Academies bring students together

Published 12:00 am Saturday, January 25, 2003

Barriers between city and county schools are slowly being eroded as the two school systems are now in their fourth year of cooperation on a project that will ultimately result in the establishment of four "academies" that accept students from all three public high schools in the county.

The academies range from well-established – the Global Studies Academy is in its fourth year – to the still hypothetical – the Agricultural Academy is not yet up and running. In between are the Culinary Arts Academy based at Charles Henderson High School and the Finance Academy at Pike County High School.

Though the Pike County Board of Education has purchased the land for the Agriculture Academy at Goshen High School and early talk involves development of a marine biology curriculum, according to Director of the Troy-Pike Center for Technology Deborah Huggins, that project is currently "on hold."

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"Even though agriculture is the number one industry in the state, it's hard to get students excited about row cropping, which is basically a thing of the past," she said.

She pointed to the possible development of aqua-culture as a viable educational project for the Agriculture Academy.

Still, for the other three academies, career-focused learning is under way and the students are in full swing.

The nine students that participate in the Global Studies Academy have been busy since the Fall Semester began. On Monday, Wednesday and Friday mornings, the students from Charles Henderson, Goshen and Pike County High Schools all take classes at Troy State University.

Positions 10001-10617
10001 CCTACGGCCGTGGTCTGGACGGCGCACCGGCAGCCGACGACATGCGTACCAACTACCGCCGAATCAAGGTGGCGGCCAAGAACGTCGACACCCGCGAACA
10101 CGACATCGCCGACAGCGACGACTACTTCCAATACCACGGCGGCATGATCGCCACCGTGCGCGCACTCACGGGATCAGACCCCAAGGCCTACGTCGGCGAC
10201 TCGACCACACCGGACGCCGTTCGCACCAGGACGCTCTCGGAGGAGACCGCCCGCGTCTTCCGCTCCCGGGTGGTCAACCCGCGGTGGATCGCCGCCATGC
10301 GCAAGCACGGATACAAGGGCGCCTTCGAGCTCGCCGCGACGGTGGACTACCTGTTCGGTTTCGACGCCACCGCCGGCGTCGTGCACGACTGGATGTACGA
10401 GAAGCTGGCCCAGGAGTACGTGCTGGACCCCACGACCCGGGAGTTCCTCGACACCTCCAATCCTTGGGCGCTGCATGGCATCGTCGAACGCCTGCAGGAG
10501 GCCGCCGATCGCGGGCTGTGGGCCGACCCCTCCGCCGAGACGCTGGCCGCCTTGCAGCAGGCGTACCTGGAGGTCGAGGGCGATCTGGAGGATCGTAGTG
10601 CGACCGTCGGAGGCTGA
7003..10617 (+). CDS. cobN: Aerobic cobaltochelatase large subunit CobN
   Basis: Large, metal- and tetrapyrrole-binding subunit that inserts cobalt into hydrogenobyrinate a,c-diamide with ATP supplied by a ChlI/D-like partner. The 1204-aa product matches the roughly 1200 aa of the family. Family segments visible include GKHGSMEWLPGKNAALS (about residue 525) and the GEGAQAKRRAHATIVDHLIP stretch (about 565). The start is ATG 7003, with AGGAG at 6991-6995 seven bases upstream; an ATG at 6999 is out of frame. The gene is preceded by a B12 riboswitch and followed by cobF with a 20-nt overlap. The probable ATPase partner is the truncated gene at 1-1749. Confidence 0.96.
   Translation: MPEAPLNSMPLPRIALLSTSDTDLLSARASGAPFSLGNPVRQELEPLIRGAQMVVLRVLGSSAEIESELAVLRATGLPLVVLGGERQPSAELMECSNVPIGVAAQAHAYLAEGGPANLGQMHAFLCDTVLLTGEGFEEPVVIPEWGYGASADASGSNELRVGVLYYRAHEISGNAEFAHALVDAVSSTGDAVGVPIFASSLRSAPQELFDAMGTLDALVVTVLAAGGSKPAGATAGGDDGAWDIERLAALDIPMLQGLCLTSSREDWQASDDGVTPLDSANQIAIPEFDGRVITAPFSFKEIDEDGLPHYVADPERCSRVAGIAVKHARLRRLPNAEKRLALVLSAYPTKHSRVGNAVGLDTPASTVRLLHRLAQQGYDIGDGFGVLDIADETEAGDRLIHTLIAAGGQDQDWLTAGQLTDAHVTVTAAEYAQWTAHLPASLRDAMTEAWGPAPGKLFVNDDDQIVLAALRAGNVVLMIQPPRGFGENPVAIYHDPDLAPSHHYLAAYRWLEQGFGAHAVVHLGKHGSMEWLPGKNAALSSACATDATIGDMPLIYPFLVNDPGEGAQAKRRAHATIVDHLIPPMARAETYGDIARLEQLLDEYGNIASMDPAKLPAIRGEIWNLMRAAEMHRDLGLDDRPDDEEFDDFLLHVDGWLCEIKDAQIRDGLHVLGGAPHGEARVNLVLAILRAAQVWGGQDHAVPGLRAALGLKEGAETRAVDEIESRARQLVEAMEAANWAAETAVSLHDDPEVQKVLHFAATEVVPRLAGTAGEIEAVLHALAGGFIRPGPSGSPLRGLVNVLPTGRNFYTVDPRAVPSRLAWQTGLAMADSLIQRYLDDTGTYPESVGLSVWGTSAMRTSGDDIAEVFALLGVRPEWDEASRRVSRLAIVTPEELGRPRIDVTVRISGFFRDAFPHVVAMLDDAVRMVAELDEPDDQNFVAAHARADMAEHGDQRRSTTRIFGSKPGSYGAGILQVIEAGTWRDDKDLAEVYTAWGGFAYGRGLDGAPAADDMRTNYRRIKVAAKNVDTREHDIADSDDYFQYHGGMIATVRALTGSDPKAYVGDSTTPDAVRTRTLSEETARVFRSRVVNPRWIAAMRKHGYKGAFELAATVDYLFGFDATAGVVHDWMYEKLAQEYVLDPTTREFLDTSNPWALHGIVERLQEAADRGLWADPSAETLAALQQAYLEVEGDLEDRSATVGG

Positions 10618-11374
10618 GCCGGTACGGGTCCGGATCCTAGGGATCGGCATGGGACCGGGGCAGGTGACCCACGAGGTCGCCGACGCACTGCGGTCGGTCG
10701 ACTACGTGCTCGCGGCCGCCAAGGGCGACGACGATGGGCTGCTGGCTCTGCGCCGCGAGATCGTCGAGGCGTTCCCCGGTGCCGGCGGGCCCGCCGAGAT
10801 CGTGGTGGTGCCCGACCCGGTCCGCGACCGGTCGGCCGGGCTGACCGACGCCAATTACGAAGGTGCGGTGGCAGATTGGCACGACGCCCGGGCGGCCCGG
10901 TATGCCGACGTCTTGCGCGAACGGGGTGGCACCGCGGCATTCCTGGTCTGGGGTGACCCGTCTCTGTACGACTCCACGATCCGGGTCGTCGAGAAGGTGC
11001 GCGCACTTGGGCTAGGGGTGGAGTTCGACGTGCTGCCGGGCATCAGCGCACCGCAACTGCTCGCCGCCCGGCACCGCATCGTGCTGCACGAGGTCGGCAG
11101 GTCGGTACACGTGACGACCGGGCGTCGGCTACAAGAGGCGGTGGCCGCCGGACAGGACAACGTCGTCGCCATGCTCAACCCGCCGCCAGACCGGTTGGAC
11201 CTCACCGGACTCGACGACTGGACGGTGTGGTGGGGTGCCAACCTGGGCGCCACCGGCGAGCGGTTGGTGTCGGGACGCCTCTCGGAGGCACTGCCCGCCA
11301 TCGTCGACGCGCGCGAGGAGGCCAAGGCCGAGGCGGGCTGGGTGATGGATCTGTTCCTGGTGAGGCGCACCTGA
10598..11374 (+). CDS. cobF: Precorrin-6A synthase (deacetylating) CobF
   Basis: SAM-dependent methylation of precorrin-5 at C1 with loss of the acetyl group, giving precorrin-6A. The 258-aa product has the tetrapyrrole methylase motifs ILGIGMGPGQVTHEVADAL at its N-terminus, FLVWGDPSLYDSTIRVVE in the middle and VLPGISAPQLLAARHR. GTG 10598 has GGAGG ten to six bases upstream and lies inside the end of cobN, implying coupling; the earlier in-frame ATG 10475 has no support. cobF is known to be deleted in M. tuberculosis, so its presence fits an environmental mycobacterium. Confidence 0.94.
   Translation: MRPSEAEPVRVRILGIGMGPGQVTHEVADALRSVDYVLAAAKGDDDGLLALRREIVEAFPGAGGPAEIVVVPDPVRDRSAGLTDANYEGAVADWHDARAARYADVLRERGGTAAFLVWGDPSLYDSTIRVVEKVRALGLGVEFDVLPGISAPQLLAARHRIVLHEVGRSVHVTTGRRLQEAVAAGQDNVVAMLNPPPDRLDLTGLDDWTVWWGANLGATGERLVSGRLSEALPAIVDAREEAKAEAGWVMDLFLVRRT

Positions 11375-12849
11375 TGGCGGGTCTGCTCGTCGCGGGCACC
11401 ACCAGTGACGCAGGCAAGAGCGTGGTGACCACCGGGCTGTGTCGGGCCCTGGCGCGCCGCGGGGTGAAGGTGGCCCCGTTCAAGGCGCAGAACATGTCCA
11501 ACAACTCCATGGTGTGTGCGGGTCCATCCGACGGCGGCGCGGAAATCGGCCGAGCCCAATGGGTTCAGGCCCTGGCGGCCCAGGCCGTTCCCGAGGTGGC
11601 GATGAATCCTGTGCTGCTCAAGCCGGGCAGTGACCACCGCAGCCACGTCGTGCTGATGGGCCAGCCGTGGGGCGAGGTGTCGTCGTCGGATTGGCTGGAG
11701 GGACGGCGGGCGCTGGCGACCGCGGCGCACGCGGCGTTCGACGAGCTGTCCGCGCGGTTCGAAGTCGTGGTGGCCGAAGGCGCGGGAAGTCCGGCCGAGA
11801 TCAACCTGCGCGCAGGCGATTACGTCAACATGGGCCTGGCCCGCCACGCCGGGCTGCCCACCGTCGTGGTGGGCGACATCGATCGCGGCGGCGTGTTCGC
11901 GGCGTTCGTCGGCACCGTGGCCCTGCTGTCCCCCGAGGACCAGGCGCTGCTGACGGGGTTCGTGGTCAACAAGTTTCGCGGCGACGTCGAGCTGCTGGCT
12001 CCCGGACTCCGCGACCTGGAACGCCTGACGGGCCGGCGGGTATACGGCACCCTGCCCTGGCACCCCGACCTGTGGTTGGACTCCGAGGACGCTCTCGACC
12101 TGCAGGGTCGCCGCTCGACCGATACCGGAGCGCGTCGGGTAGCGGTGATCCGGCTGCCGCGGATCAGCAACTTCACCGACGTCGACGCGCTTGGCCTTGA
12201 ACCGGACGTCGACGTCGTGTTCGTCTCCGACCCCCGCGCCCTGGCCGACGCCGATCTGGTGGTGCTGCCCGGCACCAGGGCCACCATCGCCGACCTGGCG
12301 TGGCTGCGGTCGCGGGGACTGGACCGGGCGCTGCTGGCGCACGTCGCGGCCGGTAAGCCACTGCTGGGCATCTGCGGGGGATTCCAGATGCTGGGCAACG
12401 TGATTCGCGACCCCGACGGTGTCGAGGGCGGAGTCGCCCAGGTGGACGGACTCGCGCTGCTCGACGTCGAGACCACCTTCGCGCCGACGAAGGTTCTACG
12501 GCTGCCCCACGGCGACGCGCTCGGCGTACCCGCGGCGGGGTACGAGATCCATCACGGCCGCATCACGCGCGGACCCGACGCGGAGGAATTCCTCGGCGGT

According to Phyllis Wilson, facilitator of the program, the students are taking English and history classes and getting a real look into the lives and course work of college students.

"It's a two-year program and they have to commit to it," she said. "By the time they are done, they'll have had a literature class and macroeconomics, in addition to the English and history work they are doing."

The students, who are selected from a pool of applicants, end up with 24 hours of college level courses and dual credit for their high schools that counts as Advanced Placement credit.

Participants in the program must score at least a 20 on the ACT and receive recommendations from teachers and be able to provide their own transportation between their high schools and the Troy State campus.

On the days they aren't at TSU, the students attend enrichment sessions at the Troy-Pike Center for Technology. Wilson said the students use the time to study for their college classes and are exposed to a wide variety of fine arts and communications-related activities.

"We do everything from technical and career development to public speaking and field trips," she said.

Students took a tour of a local radio station and are composing a public service announcement and later will complete a unit on photography. According to Wilson, the nine students' activities are being recorded in a scrapbook that will document their non-traditional adventures in learning.

As for the traditional barriers between city and county schools? Wilson said they were immediately dismantled and the four Charles Henderson students, two Goshen students and three Pike County students are all good friends.

"You'd never know they all come from different schools," she said. "We all got each other's phone numbers and we all take care of each other."

Stephen Stetson can be reached at stephen.stetson